Looking back on it now, I guess we were poor but I never really noticed.  Although we fought all the time there was a lot of love in the house – also a lot of hilarity.  I have been blessed with enough story material to last through perpetuity. But, this story is supposed to be about neighbors.  Let me tell you about the Dixon’s who lived around the corner.

Like us, the Dixon clan was large.  There were ten Dixon children, all boys:  Brendan, Tom, Robert, Morgan (Mo), Rick, Mike, Kevin, Will, Sarge (I never did know Sarge’s real name – maybe it really was Sarge) and Junior. The boy’s ages were virtually coincidental with the ages of my oldest sisters and me.  They used to hang around our house a lot.  I used to think that they came over to see me.  I was pretty naïve but great friendships and loves emerged.  In fact Brendan and my sister Claire will be celebrating their 15th wedding anniversary next month.  Toots and Sarge have had an on-again/off-again relationship for the last 7 years but I predict they will live happily ever after.  They were best friends before they became lovers and that is some powerful mojo in that.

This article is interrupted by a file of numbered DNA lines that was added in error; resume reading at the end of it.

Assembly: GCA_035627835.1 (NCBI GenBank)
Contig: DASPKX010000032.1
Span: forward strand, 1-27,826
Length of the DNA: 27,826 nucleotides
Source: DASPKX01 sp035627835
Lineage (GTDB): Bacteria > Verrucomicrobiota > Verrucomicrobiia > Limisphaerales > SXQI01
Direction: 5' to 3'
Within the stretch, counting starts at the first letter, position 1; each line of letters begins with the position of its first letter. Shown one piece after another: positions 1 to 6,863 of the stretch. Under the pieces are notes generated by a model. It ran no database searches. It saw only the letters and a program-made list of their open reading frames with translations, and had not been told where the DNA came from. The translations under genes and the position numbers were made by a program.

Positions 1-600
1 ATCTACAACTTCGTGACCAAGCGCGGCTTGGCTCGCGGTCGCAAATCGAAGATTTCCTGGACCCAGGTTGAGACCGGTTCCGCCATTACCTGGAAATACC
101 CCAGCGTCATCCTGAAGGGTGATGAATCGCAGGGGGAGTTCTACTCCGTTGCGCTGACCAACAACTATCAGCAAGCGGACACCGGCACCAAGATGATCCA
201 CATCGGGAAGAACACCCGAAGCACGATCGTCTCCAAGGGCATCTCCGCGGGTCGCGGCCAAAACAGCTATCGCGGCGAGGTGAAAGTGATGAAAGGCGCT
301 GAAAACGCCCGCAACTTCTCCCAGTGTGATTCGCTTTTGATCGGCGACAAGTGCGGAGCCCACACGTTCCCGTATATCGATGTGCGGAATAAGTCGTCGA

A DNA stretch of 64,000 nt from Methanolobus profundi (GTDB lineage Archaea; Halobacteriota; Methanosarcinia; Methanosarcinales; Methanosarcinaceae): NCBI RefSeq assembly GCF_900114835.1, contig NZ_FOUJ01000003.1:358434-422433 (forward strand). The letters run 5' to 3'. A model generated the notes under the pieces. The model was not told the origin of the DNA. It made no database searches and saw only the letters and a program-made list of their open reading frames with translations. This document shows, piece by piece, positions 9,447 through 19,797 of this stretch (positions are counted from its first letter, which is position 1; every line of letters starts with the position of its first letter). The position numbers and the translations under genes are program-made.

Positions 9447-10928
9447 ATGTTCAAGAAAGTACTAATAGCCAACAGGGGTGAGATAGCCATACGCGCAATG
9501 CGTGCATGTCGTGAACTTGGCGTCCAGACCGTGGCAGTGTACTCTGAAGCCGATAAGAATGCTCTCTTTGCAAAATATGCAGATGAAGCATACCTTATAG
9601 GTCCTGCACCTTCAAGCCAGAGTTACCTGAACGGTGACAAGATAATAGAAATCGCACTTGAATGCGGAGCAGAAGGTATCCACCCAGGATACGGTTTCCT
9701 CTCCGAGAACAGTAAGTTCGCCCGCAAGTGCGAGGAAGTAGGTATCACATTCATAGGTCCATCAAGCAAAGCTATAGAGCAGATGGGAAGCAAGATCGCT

Junior and I started a software development company a couple of years back and got lucky with our first product offering.  Microsoft incorporated it into their Windows OS and we have enough royalties coming in to make it all worthwhile.

But, I apologize, I  digress.  I told you that I have lots of story fodder from just my own family.  Couple this with the Dixon family shenanigans and it is easy to go off on a tangent.  I will try to remain focused.  As mentioned, there was a lot of activity and interaction between the two tribes.  Ten boys and fourteen girls within half a block of each other are a sure recipe for sparks.